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  • July 11, 2014 - Reflections

    By Jean S. Horner
    The other day while walking down a corridor in a public building, I saw what appeared to be someone walking toward me. On coming closer, I found it was my own reflection in a huge mirror. For a moment it frightened me. Somehow a full-length reflection of one’s self is a startling thing. ...




Perfect Timing

By Wayde Goodall
Oct. 13, 2013

“My time is not yet come” (John 7:6, KJV).

Timing is important. Jesus often spoke of His time or His hour. Focusing on the right moment and the right season, as well as knowing that all preparations are complete, will help you determine the right timing in life’s decisions.

Sometimes we feel pretty sure we know the right decision; however, the timing is off to make that decision. We might know who is the best employee to hire, but the season in their (or our) life might not be the best. We can have vision, anticipation and even plans; however, the time to move on these ideas needs further development.

Timing and patience often work hand in hand. Proverbs tells us, “Whoever is patient has great understanding” (14:29, NIV). You can likely look back on moments of decision when you experienced “right timing.” Likely you have periodically felt that now is the appropriate time to decide or to move on an idea that has been in your mind (or heart).

New Testament scholar David Thomas pointed out to me that the Greek word translated as “time” in a number of key passages has a larger semantic footprint that points to “timing” or “a season.” For example, Jesus often refers to timing when explaining or responding to when an event should be done or not done in His earthly life (John 2:4; 7:30; 8:20; 12:27; etc.). On these occasions, the Greek refers to times not to be moved nor avoided. This time is the hour when God has determined something is going to happen.

God has perfect timing. When we determine to be patient and wait for His direction, we sense an event is right and that this is the right moment. When Jesus said, “The hour has come for the Son of man to be glorified” (John 12:23), He understood the correct timing of the will of God.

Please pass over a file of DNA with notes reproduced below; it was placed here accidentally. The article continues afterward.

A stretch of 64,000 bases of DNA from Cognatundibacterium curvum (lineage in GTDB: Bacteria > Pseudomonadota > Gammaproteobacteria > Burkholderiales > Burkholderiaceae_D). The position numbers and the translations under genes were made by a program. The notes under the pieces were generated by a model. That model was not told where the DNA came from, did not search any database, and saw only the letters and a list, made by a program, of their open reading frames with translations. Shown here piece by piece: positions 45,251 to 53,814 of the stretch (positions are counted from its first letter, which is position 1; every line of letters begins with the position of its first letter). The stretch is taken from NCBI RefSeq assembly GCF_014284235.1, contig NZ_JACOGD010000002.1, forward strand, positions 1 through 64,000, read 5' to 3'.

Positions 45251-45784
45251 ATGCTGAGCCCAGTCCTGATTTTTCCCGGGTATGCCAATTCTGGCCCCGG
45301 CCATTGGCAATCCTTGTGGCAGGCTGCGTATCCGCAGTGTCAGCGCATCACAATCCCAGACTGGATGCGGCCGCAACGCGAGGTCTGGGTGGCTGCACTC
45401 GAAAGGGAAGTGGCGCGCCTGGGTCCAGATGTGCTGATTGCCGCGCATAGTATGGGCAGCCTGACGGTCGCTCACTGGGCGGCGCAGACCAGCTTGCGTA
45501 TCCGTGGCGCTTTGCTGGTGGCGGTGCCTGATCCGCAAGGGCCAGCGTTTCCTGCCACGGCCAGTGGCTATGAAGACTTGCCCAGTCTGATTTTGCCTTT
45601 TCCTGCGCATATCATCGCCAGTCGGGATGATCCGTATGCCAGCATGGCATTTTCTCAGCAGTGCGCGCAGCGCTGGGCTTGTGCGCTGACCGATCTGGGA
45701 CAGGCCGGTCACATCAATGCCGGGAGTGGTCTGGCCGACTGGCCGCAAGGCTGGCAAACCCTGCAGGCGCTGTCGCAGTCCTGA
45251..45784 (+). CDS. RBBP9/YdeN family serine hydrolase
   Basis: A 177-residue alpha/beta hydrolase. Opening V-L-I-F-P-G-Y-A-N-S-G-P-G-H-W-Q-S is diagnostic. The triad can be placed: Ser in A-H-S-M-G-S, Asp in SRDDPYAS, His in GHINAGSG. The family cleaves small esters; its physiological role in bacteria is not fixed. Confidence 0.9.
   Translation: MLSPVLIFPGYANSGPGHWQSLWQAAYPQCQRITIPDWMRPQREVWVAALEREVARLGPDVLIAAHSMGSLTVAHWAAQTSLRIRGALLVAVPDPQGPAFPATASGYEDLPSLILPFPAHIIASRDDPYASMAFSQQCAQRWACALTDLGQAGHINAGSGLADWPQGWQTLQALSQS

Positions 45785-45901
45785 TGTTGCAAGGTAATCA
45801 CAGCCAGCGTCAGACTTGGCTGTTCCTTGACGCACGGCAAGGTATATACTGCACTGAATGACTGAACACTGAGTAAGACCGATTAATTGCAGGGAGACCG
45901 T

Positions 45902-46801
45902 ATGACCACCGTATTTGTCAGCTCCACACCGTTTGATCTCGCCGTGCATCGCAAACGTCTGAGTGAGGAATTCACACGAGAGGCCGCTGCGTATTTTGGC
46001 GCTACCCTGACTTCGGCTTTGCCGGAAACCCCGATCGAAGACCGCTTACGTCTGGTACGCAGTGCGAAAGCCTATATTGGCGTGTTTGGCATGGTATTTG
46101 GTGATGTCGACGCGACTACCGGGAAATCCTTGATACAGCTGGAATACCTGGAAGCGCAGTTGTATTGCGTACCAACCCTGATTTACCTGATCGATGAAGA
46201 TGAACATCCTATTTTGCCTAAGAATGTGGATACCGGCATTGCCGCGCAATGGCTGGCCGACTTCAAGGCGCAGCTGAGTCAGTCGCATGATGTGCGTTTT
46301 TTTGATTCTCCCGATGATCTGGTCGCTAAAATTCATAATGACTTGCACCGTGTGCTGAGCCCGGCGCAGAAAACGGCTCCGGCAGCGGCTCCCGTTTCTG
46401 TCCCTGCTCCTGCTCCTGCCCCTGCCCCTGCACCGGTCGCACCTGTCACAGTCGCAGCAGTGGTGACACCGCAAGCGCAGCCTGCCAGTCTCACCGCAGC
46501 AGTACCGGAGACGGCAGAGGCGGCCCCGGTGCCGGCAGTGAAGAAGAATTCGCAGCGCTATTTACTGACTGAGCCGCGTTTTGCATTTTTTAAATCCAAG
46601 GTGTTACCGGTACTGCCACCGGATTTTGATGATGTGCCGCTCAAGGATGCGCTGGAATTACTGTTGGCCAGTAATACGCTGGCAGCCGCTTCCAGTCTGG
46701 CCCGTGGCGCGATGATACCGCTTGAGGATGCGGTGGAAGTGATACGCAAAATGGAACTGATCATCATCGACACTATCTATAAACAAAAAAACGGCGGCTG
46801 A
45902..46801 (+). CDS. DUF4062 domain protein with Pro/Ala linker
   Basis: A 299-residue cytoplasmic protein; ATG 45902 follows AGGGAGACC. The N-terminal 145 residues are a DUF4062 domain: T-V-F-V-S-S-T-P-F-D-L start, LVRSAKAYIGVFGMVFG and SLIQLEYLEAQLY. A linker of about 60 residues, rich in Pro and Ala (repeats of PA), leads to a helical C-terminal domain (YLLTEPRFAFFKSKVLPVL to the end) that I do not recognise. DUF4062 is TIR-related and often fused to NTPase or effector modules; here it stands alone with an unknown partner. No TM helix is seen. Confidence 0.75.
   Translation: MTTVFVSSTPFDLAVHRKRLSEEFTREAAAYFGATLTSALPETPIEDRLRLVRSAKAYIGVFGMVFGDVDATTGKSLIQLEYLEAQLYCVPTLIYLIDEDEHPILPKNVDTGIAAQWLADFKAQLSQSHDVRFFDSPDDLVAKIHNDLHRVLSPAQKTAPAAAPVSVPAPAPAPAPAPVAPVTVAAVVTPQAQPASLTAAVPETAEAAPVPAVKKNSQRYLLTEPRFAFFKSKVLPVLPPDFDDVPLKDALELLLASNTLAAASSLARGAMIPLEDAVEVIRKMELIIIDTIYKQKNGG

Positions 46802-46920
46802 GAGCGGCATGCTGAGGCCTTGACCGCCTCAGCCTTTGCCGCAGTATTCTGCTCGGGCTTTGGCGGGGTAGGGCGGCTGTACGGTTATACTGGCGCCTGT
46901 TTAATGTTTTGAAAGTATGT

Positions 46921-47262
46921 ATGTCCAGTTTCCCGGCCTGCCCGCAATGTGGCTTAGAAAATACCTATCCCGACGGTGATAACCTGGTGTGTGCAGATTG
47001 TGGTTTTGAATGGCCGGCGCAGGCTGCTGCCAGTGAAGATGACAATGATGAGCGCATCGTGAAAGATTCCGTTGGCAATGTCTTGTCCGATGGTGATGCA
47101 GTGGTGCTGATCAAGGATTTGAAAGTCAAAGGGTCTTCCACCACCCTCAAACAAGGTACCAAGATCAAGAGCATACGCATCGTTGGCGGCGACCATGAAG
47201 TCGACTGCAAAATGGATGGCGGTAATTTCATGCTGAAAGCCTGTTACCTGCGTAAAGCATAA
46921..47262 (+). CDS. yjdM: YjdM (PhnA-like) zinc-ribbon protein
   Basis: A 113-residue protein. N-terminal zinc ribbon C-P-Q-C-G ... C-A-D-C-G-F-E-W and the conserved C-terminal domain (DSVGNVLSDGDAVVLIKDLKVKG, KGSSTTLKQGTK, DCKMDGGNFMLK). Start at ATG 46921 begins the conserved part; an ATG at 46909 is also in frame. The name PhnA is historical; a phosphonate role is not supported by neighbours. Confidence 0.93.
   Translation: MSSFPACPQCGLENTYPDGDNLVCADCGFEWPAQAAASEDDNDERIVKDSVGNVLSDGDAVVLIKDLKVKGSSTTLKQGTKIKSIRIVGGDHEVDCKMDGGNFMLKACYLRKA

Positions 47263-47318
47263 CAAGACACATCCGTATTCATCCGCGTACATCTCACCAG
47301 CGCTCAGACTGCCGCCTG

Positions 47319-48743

When we make life-changing decisions, we need to be sensitive to the greatest time of God’s opportunity, recognizing when the circumstances are right. This can help us to know when to move forward or to change course. God’s timing can signal us to stop doing something or to start doing something else that is even more right.

Thinking, sensing and having the courage to decide on a course of action are all part of this principle. Proverbs tells us, “The wisdom of the prudent is to give thought to their ways” (14:8). The best means of giving such thought is through regular communion with our Creator.

God cares about our decisions, and will give us a sense of timing in the (often complicated) process of life. We can pray for this sensitivity, which will allow us to wait, or to move on something that has been on our minds. We can have a sense of “this is right” in our critical moments of decision.

A few principles I apply to my life when making decisions are:

• Pray — “If any of you lacks wisdom, you should ask God, who gives generously to all without finding fault, and it will be given to you” (James 1:5).

• Think — “The wisdom of the prudent is to give thought to their ways” (Proverbs 14:8).

• Ask — “Wisdom is found in those who take advice” (Proverbs 13:10).

• Sense — “By prayer and petition, with thanksgiving, present your requests to God. And the peace of God, which transcends all understanding, will guard your hearts and your minds in Christ Jesus” (Philippians 4:6,7).

• Focus — “Let your eyes look straight ahead; fix your gaze directly before you. Give careful thought to the paths for your feet and be steadfast in all your ways” (Proverbs 4:25,26).

• Align — Consider the conditions, the opinions of trusted friends, and your sense of the will of God. “It seemed good to the Holy Spirit and to us” (Acts 15:28).

The wise follower of Christ is cautious about when and how to make decisions. Your calling to Kingdom service is a calling from God. Know that He will direct you as you depend on Him.


WAYDE GOODALL is dean of the College of Ministry at Northwest University (Assemblies of God) in Kirkland, Wash.

 

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